Twitter said to have suffered data breach as hackers expose 235 million users' information

Data dump contains users' names, e-mail addresses, screen names, number of followers and phone numbers

Wednesday's cyber security breach at Twitter is the second in less than a month. Reuters
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A Twitter database containing about 235 million users has been exposed on an online hacker forum in what is shaping to be one of the biggest data leaks yet recorded, according to a cyber intelligence company.

The data dump contains users' names, e-mail addresses, screen names, number of followers and the dates of the creation of their accounts, as well as some phone numbers, Israel-based Hudson Rock said on Wednesday.

The exposure of the unique records will "unfortunately lead to a lot of hacking, targeted phishing and doxxing", it said in a tweet. Doxxing is the act of revealing actual information of an individual or organisation online.

Industry publication CyberNews was the first to report the news, which said the size of the database involved was about 63GB.

It also said the new leak was by the group that posted an advertisement on the same online forum selling the information of about 400 million Twitter users in early December. These included handles, user names, e-mails and phone numbers, with asking prices of up to $200,000.

Hudson Rock did not name the online forum that hosted Wednesday's data dump, but it has been reported that the forum that hosted the December ad was a site called Breached, which has been known to regularly post and sell stolen data.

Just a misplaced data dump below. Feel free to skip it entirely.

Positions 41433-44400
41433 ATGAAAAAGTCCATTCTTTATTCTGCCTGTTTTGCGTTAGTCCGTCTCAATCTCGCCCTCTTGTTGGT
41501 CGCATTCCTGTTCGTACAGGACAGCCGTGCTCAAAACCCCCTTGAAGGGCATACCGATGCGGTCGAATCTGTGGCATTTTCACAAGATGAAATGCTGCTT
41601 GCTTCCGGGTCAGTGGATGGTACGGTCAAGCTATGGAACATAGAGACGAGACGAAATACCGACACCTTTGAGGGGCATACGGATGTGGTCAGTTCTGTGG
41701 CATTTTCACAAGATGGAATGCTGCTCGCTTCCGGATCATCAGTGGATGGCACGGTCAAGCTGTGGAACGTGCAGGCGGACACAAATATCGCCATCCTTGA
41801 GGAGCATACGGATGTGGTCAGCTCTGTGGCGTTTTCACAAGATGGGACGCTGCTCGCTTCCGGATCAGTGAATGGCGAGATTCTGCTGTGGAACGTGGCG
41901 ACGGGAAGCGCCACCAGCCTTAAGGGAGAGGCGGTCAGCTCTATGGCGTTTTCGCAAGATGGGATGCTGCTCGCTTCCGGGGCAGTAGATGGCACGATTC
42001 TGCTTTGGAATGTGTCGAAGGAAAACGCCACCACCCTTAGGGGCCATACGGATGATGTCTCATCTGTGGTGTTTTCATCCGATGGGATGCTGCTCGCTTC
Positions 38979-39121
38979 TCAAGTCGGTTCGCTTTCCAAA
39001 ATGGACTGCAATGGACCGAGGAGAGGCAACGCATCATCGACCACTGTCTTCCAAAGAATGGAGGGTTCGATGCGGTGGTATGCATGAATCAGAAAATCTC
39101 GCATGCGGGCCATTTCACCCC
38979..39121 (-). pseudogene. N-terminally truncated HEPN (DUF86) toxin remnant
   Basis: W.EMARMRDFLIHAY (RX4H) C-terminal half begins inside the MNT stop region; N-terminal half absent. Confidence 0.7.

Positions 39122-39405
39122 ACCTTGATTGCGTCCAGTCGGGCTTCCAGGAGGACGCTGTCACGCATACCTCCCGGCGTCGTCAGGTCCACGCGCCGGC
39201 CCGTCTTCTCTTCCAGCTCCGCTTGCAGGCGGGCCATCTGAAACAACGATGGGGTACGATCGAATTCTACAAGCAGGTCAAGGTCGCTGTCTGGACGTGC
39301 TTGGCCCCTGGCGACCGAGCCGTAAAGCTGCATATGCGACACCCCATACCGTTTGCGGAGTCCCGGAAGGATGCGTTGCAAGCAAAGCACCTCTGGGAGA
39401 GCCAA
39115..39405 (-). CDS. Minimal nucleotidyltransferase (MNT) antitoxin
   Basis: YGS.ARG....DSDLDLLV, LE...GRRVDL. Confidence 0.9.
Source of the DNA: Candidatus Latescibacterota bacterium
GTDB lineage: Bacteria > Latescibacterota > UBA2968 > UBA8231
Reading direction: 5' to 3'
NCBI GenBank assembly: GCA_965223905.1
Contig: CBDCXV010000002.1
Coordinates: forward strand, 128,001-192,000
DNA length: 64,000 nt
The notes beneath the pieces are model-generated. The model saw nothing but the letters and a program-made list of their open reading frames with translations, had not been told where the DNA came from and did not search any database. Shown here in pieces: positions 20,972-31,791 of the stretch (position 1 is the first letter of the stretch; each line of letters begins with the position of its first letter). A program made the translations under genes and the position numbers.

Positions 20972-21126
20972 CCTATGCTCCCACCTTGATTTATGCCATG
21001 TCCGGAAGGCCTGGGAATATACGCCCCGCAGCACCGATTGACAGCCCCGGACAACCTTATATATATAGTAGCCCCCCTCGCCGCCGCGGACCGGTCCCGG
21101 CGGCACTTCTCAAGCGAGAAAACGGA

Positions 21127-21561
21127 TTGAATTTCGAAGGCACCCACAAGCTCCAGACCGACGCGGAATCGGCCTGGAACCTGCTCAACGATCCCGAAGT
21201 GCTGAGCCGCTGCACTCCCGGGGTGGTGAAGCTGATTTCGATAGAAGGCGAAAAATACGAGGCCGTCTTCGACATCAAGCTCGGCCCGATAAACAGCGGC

"This is one of the most significant leaks ever," Hudson Rock said. It is also unclear if any passwords have been exposed, and the possibility of the data having been shared privately has not been ruled out.

A user replying to Hudson Rock's tweet directed a question at Twitter chief executive Elon Musk, asking whether the breach was real. Mr Musk or Twitter has yet to respond as of posting time.

The breach is the latest in a string of cybersecurity problems the microblogging platform has faced in the past year, and the second in less than a month.

If confirmed by Twitter, this would rank among the top 15 biggest data breaches yet, if it was included in the rankings of cybersecurity company UpGuard.

It will not, however, exceed a breach that Twitter suffered in 2018, which stemmed from a password bug that exposed the accounts of about 330 million users.

In August, Twitter confirmed a data breach that exposed the information of about 5.4 million of its users in July, citing a vulnerability in its software.

The hack "allowed someone to enter a phone number or e-mail address into the log-in flow in the attempt to learn if that information was tied to an existing Twitter account, and if so, which specific account", the company said at the time.

It also adds to the nagging issues at the San Francisco-based company, which has faced a tumultuous time in Mr Musk's short reign as its new owner after he bought the company for $44 billion last year.

Elon Musk has had a controversy-filled start to his Twitter ownership.  Reuters

Mr Musk's tenure at Twitter has been marred by controversial decisions, flip-flopping, and the firing of top executives and almost half of its workforce.

Technology companies, meanwhile, have been a favourite target of hackers due to their rich resources of user data that they can illicitly sell on the dark web. Industry majors such as Yahoo, LinkedIn and Facebook have all fallen victim in the past.

Data-breach costs in 2021 were estimated to have risen to $4.24 million from $3.86 million in 2020, according to the latest annual study from US technology company IBM.

That was the highest figure in the 17-year history of the report until it was surpassed in IBM's 2022 update, which showed that total breach costs were now at $4.35 million.

Updated: January 05, 2023, 4:27 AM

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